Table 1 Descriptive Statistics for Study Population (N = 464)

Table 2 contains the summary of hPG80 cut point determinations found using the R package survminer. The same cut point value of 9.84 pmol/L was found for both recurrence-free survival (p = 0.009) and overall survival (p < 0.001), both of which were determined to be statistically significant using the Log-Rank test. A cut point of 6.77 pmol/L was found for breast cancer-specific survival (p = 0.183), and a cut point of 4.02 pmol/L was found for time to recurrence (p = 0.240), though neither were found to be statistically significant. Figure 1 contains the plotted Kaplan–Meier curves associated with these estimated hPG80 cut points for each survival outcome. The log rank tests were statistically significant for both time-to-recurrence (0.009) and overall survival (< 0.001) but not breast-cancer survival (0.183) or recurrence-free outcomes (0.240).

Table 2 Summary of hPG80 Cut point Determinations for each Survival Outcome (N = 464)
Fig. 1
figure 1

Kaplan–Meier Curves for Survival Outcomes by hPG80 Group Status based on Corresponding Cut Point Determination. Censored observations denoted by ‘ + ’, low hPG80 group is blue solid line, high hPG80 group is red dashed line. a Relapse-free survival, b Overall survival, c Breast – specific survival, and (d) Time – to – recurrence

After adjusting the Cox PH models for age at diagnosis, participation in chemotherapy, participation in radiation therapy, and cancer stage, hPG80 was estimated to be a significantly hazardous predictor for recurrence-free survival (HR: 1.399; 95% Confidence Interval (CI): 1.106 – 1.770; p = 0.005) and overall survival (hazard ratio (HR): 1.385; 95% CI: 1.046 – 1.834; p = 0.023). Additionally, hPG80 was also estimated to be a potentially hazard predictor for time to recurrence (HR: 1.330; 95% CI: 0.995 – 1.777; p = 0.054) but was not found to be a significant predictor for breast cancer-specific survival (HR: 1.015; 95% CI: 0.684 – 1.505; p = 0.942). Harrell’s C range from 0.64 to 070 indicating fair prediction based on these models (Table 3).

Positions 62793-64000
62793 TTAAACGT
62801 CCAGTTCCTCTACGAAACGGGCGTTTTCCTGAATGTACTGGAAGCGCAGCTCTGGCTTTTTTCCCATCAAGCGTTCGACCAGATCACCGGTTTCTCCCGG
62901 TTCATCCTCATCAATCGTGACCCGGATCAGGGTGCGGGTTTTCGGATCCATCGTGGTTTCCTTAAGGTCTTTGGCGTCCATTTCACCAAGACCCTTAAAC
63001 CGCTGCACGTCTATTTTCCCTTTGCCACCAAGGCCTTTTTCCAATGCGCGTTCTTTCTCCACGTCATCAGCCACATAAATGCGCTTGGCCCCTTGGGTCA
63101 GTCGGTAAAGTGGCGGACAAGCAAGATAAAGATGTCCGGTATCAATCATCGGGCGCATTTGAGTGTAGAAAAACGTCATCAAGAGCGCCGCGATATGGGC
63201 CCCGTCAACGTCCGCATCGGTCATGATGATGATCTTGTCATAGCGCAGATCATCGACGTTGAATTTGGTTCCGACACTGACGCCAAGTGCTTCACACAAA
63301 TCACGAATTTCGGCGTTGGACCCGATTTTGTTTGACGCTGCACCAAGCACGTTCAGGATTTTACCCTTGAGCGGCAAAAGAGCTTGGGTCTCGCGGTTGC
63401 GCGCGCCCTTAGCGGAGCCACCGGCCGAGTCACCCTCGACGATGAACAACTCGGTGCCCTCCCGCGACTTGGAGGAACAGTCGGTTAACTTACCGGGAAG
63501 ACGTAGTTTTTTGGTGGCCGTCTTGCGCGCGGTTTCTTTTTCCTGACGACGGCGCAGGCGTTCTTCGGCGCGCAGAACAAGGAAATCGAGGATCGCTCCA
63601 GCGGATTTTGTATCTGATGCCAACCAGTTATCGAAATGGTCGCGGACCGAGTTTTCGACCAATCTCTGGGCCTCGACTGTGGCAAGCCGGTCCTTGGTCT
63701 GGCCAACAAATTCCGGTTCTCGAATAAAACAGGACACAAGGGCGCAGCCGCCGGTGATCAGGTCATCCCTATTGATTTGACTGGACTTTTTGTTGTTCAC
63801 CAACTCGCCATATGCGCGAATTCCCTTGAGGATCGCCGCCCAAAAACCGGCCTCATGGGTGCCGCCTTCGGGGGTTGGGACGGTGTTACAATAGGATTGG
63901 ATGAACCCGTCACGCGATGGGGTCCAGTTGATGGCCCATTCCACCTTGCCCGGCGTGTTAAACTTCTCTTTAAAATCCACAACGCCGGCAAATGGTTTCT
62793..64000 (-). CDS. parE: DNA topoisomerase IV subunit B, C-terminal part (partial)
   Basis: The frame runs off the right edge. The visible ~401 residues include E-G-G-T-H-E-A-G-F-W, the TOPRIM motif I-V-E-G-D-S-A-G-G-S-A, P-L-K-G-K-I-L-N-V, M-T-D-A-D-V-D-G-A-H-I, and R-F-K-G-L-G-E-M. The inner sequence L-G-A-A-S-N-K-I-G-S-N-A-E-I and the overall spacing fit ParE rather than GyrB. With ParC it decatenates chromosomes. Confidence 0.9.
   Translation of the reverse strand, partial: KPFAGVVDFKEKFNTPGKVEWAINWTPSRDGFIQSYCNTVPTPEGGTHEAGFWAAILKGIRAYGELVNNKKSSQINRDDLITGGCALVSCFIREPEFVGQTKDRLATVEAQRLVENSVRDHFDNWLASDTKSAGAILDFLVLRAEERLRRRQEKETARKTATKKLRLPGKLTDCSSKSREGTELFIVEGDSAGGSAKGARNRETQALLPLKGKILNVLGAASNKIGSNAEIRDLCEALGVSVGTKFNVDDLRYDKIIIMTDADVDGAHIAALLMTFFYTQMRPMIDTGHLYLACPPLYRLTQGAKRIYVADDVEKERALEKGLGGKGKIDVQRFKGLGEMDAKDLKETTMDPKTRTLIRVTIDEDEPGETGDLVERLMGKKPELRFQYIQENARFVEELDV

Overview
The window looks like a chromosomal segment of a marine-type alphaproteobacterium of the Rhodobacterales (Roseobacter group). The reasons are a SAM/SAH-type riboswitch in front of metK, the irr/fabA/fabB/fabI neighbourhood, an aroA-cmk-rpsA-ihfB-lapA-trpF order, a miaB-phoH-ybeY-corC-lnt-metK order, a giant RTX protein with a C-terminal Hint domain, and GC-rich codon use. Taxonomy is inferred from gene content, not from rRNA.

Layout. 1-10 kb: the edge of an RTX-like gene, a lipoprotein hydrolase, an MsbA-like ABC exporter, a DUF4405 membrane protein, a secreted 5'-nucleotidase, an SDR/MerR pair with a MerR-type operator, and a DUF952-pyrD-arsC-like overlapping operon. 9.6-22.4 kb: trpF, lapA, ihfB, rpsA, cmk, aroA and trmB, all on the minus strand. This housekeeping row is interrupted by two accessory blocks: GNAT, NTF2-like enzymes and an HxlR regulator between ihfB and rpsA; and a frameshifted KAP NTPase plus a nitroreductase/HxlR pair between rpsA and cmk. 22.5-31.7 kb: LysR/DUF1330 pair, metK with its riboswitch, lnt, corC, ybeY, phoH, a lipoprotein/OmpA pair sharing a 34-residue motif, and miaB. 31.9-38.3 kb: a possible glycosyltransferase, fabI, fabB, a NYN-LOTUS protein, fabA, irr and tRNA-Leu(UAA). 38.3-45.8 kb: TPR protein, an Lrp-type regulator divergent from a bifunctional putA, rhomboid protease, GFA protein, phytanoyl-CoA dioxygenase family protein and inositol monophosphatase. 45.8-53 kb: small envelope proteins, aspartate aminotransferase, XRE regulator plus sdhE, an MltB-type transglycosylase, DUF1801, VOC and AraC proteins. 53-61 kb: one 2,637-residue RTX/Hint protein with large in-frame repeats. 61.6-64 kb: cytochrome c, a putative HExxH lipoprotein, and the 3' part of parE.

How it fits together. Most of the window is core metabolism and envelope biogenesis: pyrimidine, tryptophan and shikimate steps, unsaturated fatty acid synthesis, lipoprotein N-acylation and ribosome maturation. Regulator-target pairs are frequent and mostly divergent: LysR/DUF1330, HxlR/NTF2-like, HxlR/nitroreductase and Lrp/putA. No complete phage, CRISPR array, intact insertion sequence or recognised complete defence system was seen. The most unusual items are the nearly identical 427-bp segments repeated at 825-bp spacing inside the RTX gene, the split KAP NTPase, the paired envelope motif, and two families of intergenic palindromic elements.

Table 3 Cox Proportional Hazards Regression Model Results by Survival Outcome

Additionally, age at diagnosis was found to be significantly protective predictor for time to recurrence (HR: 0.967; 95% CI: 0.940 – 0.996; p = 0.027). Cancer stage was found to be a significant hazardous predictor for all 4 survival outcomes; patients diagnosed with stage III breast cancers were estimated to be at much greater risk than patients diagnosed with stage I cancers in recurrence-free survival (HR: 3.98; 95% CI: 1.73 – 9.17; p = 0.001), overall survival (HR: 5.004; 95% CI: 1.93 – 12.95; p = 0.001), breast cancer-specific survival (HR: 5.56; 95% CI: 1.87 – 16.54; p = 0.002), and time to recurrence (HR: 3.37; 95% CI: 1.31 – 8.66; p = 0.011).

The sensitivity analyses did not alter any of these findings for the final Cox PH model (results not shown). For instance, adding tumour grade to the base model (with or without stage) did not change the significance of hPG80 for each outcome. Similarly, substituting the continuous version of hPG80 with one based on outcome-specific cut points did not change the significance of hPG80 for each outcome. Adding breast cancer recurrence as time-varying factor in the overall survival model resulted in hPG80 having a slightly larger p-value of 0.066. The only exception was when menopausal status was substituted for age at diagnosis in the final model, it was statistically significant for recurrence-free and overall survival but not for time to recurrence.


Our study found significant associations between increasing hPG80 levels measured at diagnosis and the risk of recurrence or death in women with breast cancer. This risk was independent of chemotherapy or radiation therapy received, age at diagnosis or stage of disease. Older women at diagnosis had lower risks of recurrence and women diagnosed at Stage III were at substantially higher risk of all four outcomes. Additionally, cancer stage was found to be a significant predictor of increased hazard for all three outcomes – stage III in particular, while age at diagnosis was a significant predictor of decreased hazard for time-to-recurrence. Using the clinically-relevant cut point versions of hPG80 did not change the conclusions that were based on the continuous version.